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Classifying Liners (5 replies and 2 comments)

David Kano
1 year ago
David Kano 1 year ago

I'm faced with contradictory claims concerning classifying liner regarding their effectiveness, energy efficiency or applicability for high tonnage or hard/abrasive ores. Litterature is really scarce on this subject.

Classifying liners are a kind of ball mill liners who's main role besides providing shell protection and charge motion is to induce a longitudinal balls segregation of the charge based on their size. In short they classify the balls from large feed end to small ones discharge end. This is an old idea as some patents date back to 1958 but they are mainly used in clinker grinding. https://docs.google.com/viewer?url=patentimages.storage.googleapis.com/pdfs/US2967671.pdf

My basic question is : Some, including manufacturers of these classifying liners, claim that these liners are very effective for energy efficiency. Others say they do not work. And for the most part none of the two sides gives sound evidence of their claims or back them with detailed studies.

So my question : Does anyone in the here know of some sound and balanced reference on the matter ?
Has anyone tried them and compared them with classical liners and could share his experience?

As for those who question explicitly the efficiency of the technology based on "experimental/industrial" survey there is conference paper by the (then?) Milling Manager of FLSmidht back in 2006[2]. In particular there we one can find a table comparing the specific power consumption (for the same blaine) of "straight" liners and "classifying" liners. Surprisingly the study concludes to the disadvantage of these later.
I cite this reference because it is the only one I've found presenting this kind of comparative analysis., Even though, for one, the same manufacturer propose these type of liners in his portfolio [3]. And second, I've never found any citation of this reference which is unusual for the least for a paper backed by industrial comparative survey. And last the main objective of the study-paper was to promote FLSmidth HES system as a better solution than classifying liners.

Back to those who promote this technology : an online leaflet (Vega) advances figures comparing an old second chamber liner (Dragpeb) with their classifying liners. Here they get/claims great achievement. To note that Dragpeb were Tile-type liners FLSmidth used to promote. They no longer make them I guess as a search for Dragpeb in their site gives no result. These are in a scare form with wavy thin oblique valley. So I suppose that if they were clock-turned on the wrong side they sure will classify in the wrong direction. So the finding/claim of Vega could be no such a surprise if it was the case in the original mill. I purely speculate here but let me share with you this "funny exchange" in a site for cement industry. I guess finishing the week with a smile will not be a bad idea:


Some ball mills around there are really a black box.

[1]Ball motion, axial segregation and power consumption in a full scale two
chamber cement mill, Minerals Engineering 22 (2009) 809–820
[2]Ball charge loading - impact of specific power consumption

Alan Carter
1 year ago
Alan Carter 1 year ago

There is very little literature on the subject as you mentioned.
The object of classifying liners is to keep coarser balls in one section and smaller in the other section. So basically you want high impact energy in one section and lower in the other section. To avoid using classifying liners in the mill but achieving the same objective, I have conducted testwork where I have "graded" the lifter profile angle. My laboratory mill had 4 sections and I could modify the lifter angle for each section. At the feed I have used higher lifter profile angle say 75 degree and graded the angle to reach 45 in the last section. The preliminary results coupled with DEM simulations were good.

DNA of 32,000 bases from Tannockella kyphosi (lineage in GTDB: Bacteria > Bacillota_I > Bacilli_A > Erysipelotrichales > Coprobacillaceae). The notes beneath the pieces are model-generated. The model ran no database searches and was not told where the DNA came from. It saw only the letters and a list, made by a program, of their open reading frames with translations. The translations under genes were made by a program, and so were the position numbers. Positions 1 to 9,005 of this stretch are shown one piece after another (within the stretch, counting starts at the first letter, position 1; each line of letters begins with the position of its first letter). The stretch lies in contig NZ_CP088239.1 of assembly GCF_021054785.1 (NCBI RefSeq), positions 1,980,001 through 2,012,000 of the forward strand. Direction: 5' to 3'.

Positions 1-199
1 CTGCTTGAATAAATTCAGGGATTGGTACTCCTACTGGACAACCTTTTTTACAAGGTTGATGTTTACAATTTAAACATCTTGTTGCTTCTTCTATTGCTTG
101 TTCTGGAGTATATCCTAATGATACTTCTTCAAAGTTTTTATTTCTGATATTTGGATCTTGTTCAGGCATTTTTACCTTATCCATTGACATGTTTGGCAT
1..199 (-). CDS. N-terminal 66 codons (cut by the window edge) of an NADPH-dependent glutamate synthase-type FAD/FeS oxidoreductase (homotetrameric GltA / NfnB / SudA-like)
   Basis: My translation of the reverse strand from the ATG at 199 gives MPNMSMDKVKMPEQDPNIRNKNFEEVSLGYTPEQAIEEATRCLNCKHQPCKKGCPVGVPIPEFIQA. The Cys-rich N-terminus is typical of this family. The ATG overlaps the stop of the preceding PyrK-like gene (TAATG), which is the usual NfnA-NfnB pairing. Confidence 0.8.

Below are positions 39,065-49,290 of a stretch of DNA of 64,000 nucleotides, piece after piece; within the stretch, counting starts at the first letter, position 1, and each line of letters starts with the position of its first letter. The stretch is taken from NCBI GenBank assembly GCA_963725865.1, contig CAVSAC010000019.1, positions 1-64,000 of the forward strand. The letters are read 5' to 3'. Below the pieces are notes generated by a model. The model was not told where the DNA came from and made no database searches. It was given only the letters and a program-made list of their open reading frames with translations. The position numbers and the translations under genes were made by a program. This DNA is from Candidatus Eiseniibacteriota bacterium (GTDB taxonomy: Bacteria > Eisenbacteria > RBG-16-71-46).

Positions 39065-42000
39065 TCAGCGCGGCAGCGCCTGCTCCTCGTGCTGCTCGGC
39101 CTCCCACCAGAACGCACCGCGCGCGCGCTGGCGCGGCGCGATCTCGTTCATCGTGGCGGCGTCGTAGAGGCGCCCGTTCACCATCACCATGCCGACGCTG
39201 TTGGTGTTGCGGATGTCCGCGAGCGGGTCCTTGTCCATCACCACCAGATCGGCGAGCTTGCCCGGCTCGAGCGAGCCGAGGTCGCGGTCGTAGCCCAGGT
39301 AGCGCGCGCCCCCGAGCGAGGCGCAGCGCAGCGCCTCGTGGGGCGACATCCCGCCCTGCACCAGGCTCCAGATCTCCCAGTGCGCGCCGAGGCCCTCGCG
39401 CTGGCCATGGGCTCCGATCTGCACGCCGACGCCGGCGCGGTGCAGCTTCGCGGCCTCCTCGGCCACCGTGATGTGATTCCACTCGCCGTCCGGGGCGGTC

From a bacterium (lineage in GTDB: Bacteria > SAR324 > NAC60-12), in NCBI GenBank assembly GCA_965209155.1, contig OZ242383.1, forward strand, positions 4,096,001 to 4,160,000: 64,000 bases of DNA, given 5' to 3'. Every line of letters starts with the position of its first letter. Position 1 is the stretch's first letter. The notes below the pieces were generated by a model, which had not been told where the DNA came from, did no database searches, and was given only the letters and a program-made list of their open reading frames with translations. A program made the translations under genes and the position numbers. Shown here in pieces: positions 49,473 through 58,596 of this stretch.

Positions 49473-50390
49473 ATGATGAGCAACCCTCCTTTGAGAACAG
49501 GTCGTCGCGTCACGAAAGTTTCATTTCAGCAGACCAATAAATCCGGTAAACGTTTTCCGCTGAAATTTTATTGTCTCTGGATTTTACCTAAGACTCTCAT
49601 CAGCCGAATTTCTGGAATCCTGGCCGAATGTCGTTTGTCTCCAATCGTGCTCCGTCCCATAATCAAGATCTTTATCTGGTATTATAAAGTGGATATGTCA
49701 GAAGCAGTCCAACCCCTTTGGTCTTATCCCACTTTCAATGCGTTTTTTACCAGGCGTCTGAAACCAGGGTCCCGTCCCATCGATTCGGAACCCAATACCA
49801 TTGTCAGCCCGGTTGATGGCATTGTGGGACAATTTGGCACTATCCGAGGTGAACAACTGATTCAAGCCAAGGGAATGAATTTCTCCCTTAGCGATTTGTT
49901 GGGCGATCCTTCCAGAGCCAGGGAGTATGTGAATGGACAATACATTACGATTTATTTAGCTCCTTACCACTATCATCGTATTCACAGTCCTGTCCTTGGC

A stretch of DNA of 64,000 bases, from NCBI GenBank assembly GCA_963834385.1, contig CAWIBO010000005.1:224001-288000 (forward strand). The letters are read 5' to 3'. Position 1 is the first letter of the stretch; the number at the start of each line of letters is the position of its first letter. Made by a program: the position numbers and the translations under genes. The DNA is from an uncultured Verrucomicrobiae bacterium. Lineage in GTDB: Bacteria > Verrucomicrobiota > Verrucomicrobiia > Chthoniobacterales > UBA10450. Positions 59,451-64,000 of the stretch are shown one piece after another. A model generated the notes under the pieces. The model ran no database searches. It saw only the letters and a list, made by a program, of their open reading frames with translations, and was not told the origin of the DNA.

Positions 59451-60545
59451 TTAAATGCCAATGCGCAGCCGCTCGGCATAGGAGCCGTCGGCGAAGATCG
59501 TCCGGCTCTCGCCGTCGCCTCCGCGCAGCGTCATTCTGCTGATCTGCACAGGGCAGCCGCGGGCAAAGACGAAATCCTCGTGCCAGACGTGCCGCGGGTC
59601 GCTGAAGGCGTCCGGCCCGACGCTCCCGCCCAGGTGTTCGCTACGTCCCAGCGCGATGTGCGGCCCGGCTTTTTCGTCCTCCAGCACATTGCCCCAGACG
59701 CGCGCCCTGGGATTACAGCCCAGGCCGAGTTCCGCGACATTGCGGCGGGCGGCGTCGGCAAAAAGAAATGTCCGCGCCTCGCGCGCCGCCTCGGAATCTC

Maya Rothman
1 year ago
Maya Rothman 1 year ago

Look for Angular Spiral Lining (ASL) . There is some literature about it.

Bob Mathias
1 year ago
Bob Mathias 1 year ago
Victor Bergman
1 year ago

They are basically for multiple-chamber mills. Am I right? Like what usually used in Cement?

Bob Mathias
1 year ago

Not really, my experience with them was in copper with two types (ASL and AMB) ASL reduced the volume of the mill and AMB was a rubber one with lifters of different heights simulating the effect of classification installed indifferent places and different rows. Both of them were applied to one chamber - grate discharge mills. AMB means Alto (high) Medio (Medium) Bajo (Low) related to lifters height.

David Kano
1 year ago
David Kano 1 year ago

Thanks everyone,

Many valuable comments and feeds here.
I'll check ASL and AMB when I'll be back to my office, and if I need something more specific about them I'll contact you, dear Kelly. As for Magotteaux products I already had a look to the website http://www.magotteaux.com I know their products. We've met one guy last year and we've got a good exchange on the ability of our 3D-DEM simulation software and it's Mill Model version for ball charge optimization. And here came this subject classifying liners. Besides their efficiency, at the time we are speaking, I do not know of any other software (3D-DEM modeling) able to address and simulate (and later on optimize) an industrial or even a pilote Mill equipped with classifying liners. I mean able to predict the long term classification of ball (and rocks) inside the mill. Cleary addressed in his the short term classification and we are trying to check who can do it who could be interested by it.

12 months ago
David 12 months ago

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